It is cited as a leading university in the world for scientific performance and research output by the Times Higher Education World University Rankings and the CWTS Leiden Ranking. In the 2015 fiscal year, the UW received nearly $1.2 billion in research funding, the 3rd largest among all universities in the United States. As the flagship institution of the six public universities in Washington State, it is known for its research in medicine, science, as well as its highly-competitive computer science and engineering programs. Additionally, Washington continues to benefit from its deep historical ties and major collaborations with numerous technology giants in the region, such as Amazon, Boeing and Microsoft. Paul G. Allen, Bill Gates and others spent significant time at Washington computer labs for a prior venture before founding Microsoft, its 22 varsity sports teams are highly competitive, competing as the Huskies in the Pac-12 Conference of the NCAA Division I, representing the United States at the Olympic Games, other major competitions.
The University has been affiliated with many notable alumni and faculty, including 20 Nobel Prize laureates and numerous Pulitzer Prize winners, Fulbright Scholars, Rhodes Scholars, Marshall Scholars, as well as members of other distinguished institutions. In 1854, territorial governor Isaac Stevens recommended the establishment of a university in the Washington Territory. Prominent Seattle-area residents, including Methodist preacher Daniel Bagley, saw this as a chance to add to the city's potential and prestige. Bagley learned of a law that allowed United States territories to sell land to raise money in support of public schools. At the time, Arthur A. Denny, an early founder of Seattle and member of the territorial legislature, aimed to increase the city's importance by moving the territory's capital from Olympia to Seattle. However, Bagley convinced Denny that the establishment of a university would assist more in the development of Seattle's economy. Two universities were chartered, but the decision was repealed in favor of a single university in Lewis County provided that locally donated land was available.
When no site emerged, Denny petitioned the legislature to reconsider Seattle as a location in 1858. In 1861, scouting began for an appropriate 10 acres site in Seattle to serve as a new university campus. Arthur and Mary Denny donated eight acres, while fellow pioneers Edward Lander, Charlie and Mary Terry, donated two acres on Denny's Knoll in downtown Seattle. More this tract was bounded by 4th Avenue to the west, 6th Avenue to the east, Union Street to the north, Seneca Streets to the south. John Pike, for whom Pike Street is named was the builder. On November 4, 1861, the university opened as the Territorial University of Washington; the legislature passed articles incorporating the University, establishing its Board of Regents in 1862. The school struggled, closing three times: in 1863 for low enrollment and again in 1867 and 1876 due to funds shortage. Washington awarded its first graduate Clara Antoinette McCarty Wilt in 1876, with a bachelor's degree in science. By the time Washington State entered the Union in 1889, both Seattle and the University had grown substantially.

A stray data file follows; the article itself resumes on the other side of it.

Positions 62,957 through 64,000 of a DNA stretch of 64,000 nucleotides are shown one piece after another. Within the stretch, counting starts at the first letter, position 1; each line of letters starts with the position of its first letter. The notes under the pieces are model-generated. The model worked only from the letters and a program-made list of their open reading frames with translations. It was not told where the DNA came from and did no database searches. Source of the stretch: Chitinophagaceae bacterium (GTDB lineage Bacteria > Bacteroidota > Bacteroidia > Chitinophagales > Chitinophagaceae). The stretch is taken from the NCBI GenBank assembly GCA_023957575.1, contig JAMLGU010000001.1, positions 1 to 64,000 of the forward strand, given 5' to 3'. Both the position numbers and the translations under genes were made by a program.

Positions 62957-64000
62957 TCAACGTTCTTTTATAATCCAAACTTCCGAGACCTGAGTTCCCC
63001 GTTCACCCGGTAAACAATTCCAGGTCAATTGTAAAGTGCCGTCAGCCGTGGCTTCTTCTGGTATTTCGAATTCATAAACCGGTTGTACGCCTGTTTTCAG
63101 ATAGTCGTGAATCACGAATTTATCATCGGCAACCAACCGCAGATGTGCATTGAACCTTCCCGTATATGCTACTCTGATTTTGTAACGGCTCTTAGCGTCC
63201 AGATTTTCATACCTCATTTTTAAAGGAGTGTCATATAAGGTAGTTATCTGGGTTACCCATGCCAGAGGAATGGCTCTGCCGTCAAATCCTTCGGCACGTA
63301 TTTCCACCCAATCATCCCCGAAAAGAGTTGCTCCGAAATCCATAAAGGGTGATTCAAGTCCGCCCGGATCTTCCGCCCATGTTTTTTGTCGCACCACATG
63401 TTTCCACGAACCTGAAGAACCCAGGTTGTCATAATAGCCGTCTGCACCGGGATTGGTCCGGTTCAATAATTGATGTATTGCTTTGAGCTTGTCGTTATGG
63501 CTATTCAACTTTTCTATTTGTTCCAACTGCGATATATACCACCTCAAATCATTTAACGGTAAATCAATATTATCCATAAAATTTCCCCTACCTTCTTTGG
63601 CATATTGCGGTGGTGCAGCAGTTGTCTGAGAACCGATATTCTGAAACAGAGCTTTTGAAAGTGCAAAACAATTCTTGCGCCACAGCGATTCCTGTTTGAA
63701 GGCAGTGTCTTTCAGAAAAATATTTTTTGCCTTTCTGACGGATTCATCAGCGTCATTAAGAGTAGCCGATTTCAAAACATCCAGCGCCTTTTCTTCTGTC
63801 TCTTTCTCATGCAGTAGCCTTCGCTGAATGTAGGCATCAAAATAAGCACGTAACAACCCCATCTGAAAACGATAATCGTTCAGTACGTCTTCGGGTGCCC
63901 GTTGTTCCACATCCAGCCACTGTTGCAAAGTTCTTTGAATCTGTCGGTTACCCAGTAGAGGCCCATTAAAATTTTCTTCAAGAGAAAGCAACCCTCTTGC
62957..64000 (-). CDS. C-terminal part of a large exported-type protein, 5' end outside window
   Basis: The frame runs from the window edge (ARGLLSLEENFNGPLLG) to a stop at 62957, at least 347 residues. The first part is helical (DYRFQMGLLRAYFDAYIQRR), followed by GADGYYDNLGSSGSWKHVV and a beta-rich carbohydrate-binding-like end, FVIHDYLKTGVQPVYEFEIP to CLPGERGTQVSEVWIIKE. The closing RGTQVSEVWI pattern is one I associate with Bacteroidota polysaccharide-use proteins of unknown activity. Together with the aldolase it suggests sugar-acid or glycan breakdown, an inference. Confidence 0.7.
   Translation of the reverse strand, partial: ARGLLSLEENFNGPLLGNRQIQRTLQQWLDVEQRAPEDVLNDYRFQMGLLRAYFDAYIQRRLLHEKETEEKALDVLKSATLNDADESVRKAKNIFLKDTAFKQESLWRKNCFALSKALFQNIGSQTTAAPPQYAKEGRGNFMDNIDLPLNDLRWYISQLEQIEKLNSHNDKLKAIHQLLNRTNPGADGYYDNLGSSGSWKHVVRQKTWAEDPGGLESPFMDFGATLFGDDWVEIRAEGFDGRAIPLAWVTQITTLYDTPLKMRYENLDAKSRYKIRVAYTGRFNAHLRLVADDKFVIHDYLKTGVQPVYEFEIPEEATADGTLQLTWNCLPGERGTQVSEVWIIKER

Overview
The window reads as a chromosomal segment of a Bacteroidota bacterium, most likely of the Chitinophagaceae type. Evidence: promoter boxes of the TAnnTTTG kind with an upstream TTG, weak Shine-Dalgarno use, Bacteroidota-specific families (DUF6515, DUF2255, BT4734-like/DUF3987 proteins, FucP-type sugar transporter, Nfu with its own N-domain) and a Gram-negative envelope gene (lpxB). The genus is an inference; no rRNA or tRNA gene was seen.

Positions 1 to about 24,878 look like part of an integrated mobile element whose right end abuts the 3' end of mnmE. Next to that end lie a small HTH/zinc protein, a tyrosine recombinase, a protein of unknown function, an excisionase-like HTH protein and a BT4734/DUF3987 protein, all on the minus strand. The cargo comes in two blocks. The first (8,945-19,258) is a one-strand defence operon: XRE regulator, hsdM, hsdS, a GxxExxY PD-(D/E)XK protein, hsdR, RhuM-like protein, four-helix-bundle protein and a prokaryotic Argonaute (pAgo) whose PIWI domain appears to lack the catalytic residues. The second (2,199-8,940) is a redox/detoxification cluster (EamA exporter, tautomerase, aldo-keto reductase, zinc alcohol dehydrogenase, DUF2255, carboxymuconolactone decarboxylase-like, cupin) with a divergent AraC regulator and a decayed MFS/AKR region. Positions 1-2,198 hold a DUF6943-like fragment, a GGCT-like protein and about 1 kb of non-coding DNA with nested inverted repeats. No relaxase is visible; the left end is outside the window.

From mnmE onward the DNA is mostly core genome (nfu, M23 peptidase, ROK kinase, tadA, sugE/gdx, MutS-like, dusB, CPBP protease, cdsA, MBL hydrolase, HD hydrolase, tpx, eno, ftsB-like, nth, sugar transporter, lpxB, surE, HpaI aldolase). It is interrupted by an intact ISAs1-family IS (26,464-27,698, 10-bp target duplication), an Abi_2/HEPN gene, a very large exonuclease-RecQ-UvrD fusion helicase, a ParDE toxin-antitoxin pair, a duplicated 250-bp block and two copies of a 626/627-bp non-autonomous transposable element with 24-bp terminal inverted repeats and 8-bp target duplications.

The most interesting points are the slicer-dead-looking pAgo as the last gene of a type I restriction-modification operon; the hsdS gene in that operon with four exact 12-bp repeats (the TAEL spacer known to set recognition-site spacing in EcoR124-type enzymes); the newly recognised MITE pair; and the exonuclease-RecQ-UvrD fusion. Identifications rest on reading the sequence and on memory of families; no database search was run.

Washington's total undergraduate enrollment increased from 30 to nearly 300 students, the campus's relative isolation in downtown Seattle faced encroaching development. A special legislative committee, headed by UW graduate Edmond Meany, was created to find a new campus to better serve the growing student population and faculty; the committee selected a site on the northeast of downtown Seattle called Union Bay, the land of the Duwamish, the legislature appropriated funds for its purchase and construction. In 1895, the University relocated to the new campus by moving into the newly built Denny Hall; the University Regents tried and failed to sell the old campus settling with leasing the area. This would become one of the University's most valuable pieces of real estate in modern-day Seattle, generating millions in annual revenue with what is now called the Metropolitan Tract; the original Territorial University building was torn down in 1908, its former site now houses the Fairmont Olympic Hotel.
The sole-surviving remnants of Washington's first building are four 24-foot, hand-fluted cedar, Ionic columns. They were salvaged by Edmond S. Meany, one of the University's first graduates and former head of its history dep